All Grain Brewing Made Simple

All Grain Brewing Made Simple

So, you have mastered extract brewing and you still love brewing beer? Then it's time to take the next step and upgrade to brewing with the all grain method. If you need some extra convincing, read this or if you need a mash tun, read this - otherwise, get ready for the simplest and least intimidating all grain tutorial out there.

If you already have a setup for extract brewing all you really need is the mash tun (aka: bucket for soaking grains in), although you may need a bigger pot (8 to 10 gallons) as well, since you'll need to boil the wort down to 5 gallons all at once.

Although you can skip all the background knowledge I can't promise your beer will turn out well. Even though I have the steps laid out nice and simple for you below, please make sure to read a little bit about mash temperature at the very least and make sure you have a good recipe. With a tiny bit of background these easy steps will ensure you'll produce good all grain beer even on your first try - it's not as hard as you might think!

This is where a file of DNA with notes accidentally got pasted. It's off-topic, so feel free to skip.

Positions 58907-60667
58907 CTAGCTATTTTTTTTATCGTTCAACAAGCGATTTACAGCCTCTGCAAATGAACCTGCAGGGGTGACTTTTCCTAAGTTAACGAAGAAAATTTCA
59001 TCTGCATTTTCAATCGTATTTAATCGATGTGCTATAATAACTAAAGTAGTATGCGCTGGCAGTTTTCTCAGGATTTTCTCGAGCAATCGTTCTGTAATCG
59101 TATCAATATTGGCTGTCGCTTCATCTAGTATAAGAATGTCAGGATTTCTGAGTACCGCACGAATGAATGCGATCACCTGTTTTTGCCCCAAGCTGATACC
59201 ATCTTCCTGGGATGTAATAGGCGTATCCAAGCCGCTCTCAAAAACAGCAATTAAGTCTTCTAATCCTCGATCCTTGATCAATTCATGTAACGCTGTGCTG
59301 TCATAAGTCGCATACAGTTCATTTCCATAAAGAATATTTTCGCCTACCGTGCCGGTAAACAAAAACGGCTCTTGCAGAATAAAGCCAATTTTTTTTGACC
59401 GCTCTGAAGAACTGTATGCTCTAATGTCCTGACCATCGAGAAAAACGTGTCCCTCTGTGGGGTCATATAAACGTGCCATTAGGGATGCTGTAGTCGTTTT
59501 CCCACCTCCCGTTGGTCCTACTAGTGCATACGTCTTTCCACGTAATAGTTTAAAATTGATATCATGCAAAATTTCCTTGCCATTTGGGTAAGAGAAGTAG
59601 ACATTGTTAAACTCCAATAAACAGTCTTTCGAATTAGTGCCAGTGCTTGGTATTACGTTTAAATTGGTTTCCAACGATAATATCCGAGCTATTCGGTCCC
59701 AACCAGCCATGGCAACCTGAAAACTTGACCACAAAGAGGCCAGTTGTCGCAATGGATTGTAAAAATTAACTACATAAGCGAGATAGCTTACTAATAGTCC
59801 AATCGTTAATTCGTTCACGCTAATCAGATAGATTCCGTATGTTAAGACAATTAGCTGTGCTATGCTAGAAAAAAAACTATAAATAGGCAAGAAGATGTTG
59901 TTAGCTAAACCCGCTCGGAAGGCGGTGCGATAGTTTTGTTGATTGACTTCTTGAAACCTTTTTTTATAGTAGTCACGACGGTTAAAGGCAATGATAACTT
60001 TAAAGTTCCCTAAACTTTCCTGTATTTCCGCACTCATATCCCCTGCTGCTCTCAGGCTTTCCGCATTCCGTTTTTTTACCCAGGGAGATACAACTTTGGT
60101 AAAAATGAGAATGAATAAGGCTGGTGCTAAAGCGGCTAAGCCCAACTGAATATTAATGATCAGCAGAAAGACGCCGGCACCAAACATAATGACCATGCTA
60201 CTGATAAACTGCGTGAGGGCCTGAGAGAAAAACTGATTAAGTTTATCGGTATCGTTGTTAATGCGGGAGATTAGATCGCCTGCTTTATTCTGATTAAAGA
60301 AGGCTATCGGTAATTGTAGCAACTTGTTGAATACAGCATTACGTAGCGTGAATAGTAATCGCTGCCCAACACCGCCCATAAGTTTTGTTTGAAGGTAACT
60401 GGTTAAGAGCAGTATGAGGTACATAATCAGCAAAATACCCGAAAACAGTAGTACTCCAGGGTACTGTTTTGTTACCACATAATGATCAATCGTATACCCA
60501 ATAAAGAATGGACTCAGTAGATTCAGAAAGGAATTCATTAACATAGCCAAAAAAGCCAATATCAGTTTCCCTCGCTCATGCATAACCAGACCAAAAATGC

Get all your ingredients and save at:
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Sanitize Everything you'll be using except the pot you will boil in.

Bring your desired mash water to a temperature about 12 F above the desired mash temperature.
example: 162 F water will cool to about 150 F when it mixes with your average amount of grain at room temperature

Add the grains to your mash tun and then the water, mix completely, cover and let sit for 60 minutes.

Bring your desired first run of sparge water to 180 F, this will raise the grain bed to about 168 - 170 F for ideal sparging, then add the water to the tun.

Drain the first runnings from the tun into a bucket.

Pour the second portion of sparge water over the grains, let sit for 10 minutes and drain into the bucket, combining the first and second runnings in the kettle and bring them to a boil.

Once the wort is at a rolling boil, start the hop schedule.

Once the hop schedule is complete, cool the wort as fast as you can with whatever sanitary means you have.

Siphon the wort into a bucket, pitch the yeast and wait two weeks.

Not so bad, right? Realistically you'll want more details about all grain brewing sciences, look around the site or read a book! Here are some good ones; The Complete Joy of Homebrewing (my favorite) or the Big Book of Brewing. If you don't have any equipment yet checkout our Brewer's Starter Kit post and pickup your stuff from for a great deal & free shipping.

Once you've managed your first all grain brew day you can stop being terrified of all grain brewing, start to learn more about the science behind it and even get on to creating some awesome recipes of your own!